'Tween Heaven and Hell (part 1)
© Mark Terence Chapman
You have to listen to me! No one else will. Someone must stop them. I can’t, but maybe you can. We don’t have much time. You— I-I know I’m rambling, so let me start again.
There are creatures among us. They have no name, but they’ve existed since long before Man and will continue to do so long after we’re gone. They can’t die, they don’t reproduce, they just…exist. These creatures—call them Tweens—are all around us. I imagine we’re as much a mystery to them as they are to us—those few of us who are aware of their existence. At least, I assume there are others like me. I can’t be the only one who sees them, can I?
I’d say our brains work differently, but I’m not sure they have a brain, exactly. To us, they appear insubstantial, as smoke or mist, a flicker seen out of the corner of the eye. Are they creatures of pure energy, or somehow out of phase with our universe? I don’t know. I call them Tweens because to me they seem to live somewhere between this plane of existence and the next.
I’m not sure they know what they’re made of, or where they are, or how they came to be. That’s not the sort of thing they would care about, either. They have no interest in mundane things like matter or physics. To them, existence itself is enough. They live in the moment; they seem to have no concept of time or place.
Nonetheless, they’ve had an impact on human events. Many unexplained events in human history can be attributed to Tween involvement: in 1227, a horse spooked, threw its rider, and Genghis Khan died. In 1937, Amelia Earhart’s engine failed on a cloudless day and her plane went down. During World War II, Allied pilots over Germany reported seeing unexplained lights in the sky; they called them “foo fighters.” In each case, the cause was the appearance of one or more Tweens.
I see you shaking your head and rolling your eyes, but it’s all true. I’ll explain later.
Whether this involvement was intentional or accidental, I can’t be sure. What I do know, however—what is irrefutable—is that Tweens have an effect on human existence. You’ve probably encountered them yourself without realizing it. Perhaps you’ve felt a cold draft indoors with the windows closed. Or you’ve had inexplicable mechanical failures you’ve jokingly attributed to “gremlins.” Maybe the hairs on the back of your neck have stood on end without rational explanation, or you think you’ve seen a ghost. Odds are, these were all brief encounters with Tweens. Animals are sensitive to Tweens. That’s why dogs seem to bark at nothing and horses whinny in their stalls for no apparent reason.
How do I know all this? Simple: a Tween told me. Oh, not directly. They don’t speak in words, and they’re not exactly telepathic, but they can communicate. They do so among their kind by intermingling their essences. Every Tween is unique and their joinings are like oil and water. For a few moments they are as one, but after a time they must separate and go their own ways.
As a human, I can’t fuse my essence with theirs, but on one occasion, being in exactly the right place at precisely the correct time, I did—for a brief moment—come close to doing so. It’s not something I could duplicate, or would even want to, but it happened. It happened and now I have to tell someone or else go insane. I can’t keep it bottled up inside any longer.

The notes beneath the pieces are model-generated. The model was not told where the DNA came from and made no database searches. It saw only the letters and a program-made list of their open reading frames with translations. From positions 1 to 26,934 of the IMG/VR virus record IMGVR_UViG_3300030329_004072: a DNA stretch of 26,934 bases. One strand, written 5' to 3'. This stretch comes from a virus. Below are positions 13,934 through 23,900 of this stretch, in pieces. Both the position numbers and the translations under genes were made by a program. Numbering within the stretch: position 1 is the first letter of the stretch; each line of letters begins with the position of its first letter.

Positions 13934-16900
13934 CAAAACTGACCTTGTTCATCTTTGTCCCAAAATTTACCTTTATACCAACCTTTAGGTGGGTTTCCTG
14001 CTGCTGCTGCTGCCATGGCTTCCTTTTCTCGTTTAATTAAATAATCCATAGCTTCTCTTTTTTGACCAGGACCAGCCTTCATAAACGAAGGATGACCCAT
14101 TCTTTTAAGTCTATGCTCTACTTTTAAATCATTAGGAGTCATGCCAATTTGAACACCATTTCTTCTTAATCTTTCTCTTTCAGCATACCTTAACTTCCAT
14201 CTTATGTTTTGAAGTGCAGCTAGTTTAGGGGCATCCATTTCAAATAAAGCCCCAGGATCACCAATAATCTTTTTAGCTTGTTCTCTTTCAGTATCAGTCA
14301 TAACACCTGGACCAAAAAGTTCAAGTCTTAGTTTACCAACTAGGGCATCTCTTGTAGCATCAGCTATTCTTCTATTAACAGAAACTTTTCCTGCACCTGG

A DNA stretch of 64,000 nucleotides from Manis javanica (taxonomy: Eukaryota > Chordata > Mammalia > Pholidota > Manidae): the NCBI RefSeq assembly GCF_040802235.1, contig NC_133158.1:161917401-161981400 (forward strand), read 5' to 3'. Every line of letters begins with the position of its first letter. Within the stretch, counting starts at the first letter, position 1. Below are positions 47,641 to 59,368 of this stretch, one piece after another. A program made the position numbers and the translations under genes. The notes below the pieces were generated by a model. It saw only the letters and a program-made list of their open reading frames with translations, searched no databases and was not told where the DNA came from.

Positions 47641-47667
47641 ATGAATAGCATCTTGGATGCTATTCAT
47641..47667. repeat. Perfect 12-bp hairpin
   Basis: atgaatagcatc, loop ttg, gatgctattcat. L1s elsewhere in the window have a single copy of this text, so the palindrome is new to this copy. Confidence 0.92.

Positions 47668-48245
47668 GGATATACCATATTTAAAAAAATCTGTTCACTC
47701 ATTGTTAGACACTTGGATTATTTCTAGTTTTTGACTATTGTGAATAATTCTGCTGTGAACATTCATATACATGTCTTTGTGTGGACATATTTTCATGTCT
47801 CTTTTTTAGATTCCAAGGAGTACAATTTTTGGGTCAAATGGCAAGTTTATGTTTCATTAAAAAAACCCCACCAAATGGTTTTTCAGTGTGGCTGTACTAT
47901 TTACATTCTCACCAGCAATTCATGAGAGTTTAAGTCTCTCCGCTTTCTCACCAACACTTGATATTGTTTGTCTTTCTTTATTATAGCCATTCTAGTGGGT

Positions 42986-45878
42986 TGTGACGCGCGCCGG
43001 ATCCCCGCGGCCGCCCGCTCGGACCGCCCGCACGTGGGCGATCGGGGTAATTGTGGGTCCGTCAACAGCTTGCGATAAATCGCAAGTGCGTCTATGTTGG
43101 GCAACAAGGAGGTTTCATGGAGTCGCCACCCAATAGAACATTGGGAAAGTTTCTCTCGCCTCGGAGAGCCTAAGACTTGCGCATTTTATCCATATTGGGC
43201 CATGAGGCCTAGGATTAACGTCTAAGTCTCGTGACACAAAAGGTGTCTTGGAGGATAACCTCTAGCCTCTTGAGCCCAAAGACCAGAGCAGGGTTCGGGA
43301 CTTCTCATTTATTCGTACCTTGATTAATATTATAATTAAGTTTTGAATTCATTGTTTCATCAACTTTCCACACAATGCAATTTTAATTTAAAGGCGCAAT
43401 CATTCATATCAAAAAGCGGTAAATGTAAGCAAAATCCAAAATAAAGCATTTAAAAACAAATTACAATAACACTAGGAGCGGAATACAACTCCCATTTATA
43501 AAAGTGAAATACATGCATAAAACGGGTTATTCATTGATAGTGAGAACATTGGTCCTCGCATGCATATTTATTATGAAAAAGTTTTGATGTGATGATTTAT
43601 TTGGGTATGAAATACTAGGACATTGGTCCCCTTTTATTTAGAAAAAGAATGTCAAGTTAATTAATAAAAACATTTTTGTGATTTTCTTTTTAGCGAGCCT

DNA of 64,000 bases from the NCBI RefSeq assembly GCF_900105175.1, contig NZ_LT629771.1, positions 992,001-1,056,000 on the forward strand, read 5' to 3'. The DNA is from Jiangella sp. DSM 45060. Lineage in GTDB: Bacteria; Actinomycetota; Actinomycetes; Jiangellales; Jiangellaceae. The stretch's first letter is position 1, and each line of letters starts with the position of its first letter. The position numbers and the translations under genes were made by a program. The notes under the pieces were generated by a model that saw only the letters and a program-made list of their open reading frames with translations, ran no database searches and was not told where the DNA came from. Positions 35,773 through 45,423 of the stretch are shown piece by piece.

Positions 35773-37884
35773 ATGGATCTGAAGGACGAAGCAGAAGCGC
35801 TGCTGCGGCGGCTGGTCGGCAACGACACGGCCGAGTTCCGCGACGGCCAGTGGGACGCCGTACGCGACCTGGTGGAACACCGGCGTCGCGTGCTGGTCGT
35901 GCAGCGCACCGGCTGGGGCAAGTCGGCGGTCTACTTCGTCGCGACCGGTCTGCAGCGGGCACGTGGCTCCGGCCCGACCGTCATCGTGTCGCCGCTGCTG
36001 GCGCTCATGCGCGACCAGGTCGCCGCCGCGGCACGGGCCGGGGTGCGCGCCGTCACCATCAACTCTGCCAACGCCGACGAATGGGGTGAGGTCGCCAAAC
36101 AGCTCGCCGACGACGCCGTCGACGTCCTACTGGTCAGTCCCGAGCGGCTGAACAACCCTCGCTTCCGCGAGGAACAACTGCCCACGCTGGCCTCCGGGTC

* * *
Growing up in Montana, I had a normal enough childhood. I went for long walks in the woods with my dad. We camped out under the stars. I played ball with my friends. There was no indication that my life would be different from anyone else’s. That is, until one weekend when I was fourteen.
Dad and I went camping as we often did during the summer. We pitched our tent in the middle of an open field, near the stream where we planned to fish all the next day. While we hunted near the tree line for dead branches to use for firewood, a storm blew in. Within seconds, blustery winds buffeted us and we heard the crack of thunder overhead.
“What should we do, Dad?” I yelled, I had to yell to be heard over the din of the rain pelting the leaves around us. “Run back to the tent?”
“No,” he shouted back, “the tent’s too exposed out there.”
“But we’re not supposed to stand under a tree in a lightning storm, are we?” I looked up at the tall pines surrounding us.
“I— You’re right. Back to the tent. At least we’ll be out of the rain.”
Even though it was summer, the cold, heavy rainfall made my teeth chatter. We raced back to the tent with our bundles. I dropped a branch as I ran and Dad stopped for a moment to pick it up. He waved me forward so I kept running. I was no more than twenty feet ahead of him when the lightning struck.
* * *
I opened my eyes to a view of dirty-cotton sky and the sound of kettle drums. I didn’t hurt. In fact, I felt nothing, so I tried to raise my hand to look at it. I couldn’t. Next, I tried tilting my head forward to look at my legs. My view changed, but instead of my body I viewed an oddly familiar sight: a man and a boy lying prone on the muddy ground.
It was as if I floated ten feet above them. Peering closer, I realized the boy on the ground was me, and the man was my dad. Although I couldn’t move, I somehow saw and heard. Nearby, a ghostly amorphous shape hovered, shimmering, barely visible in the lightning flashes.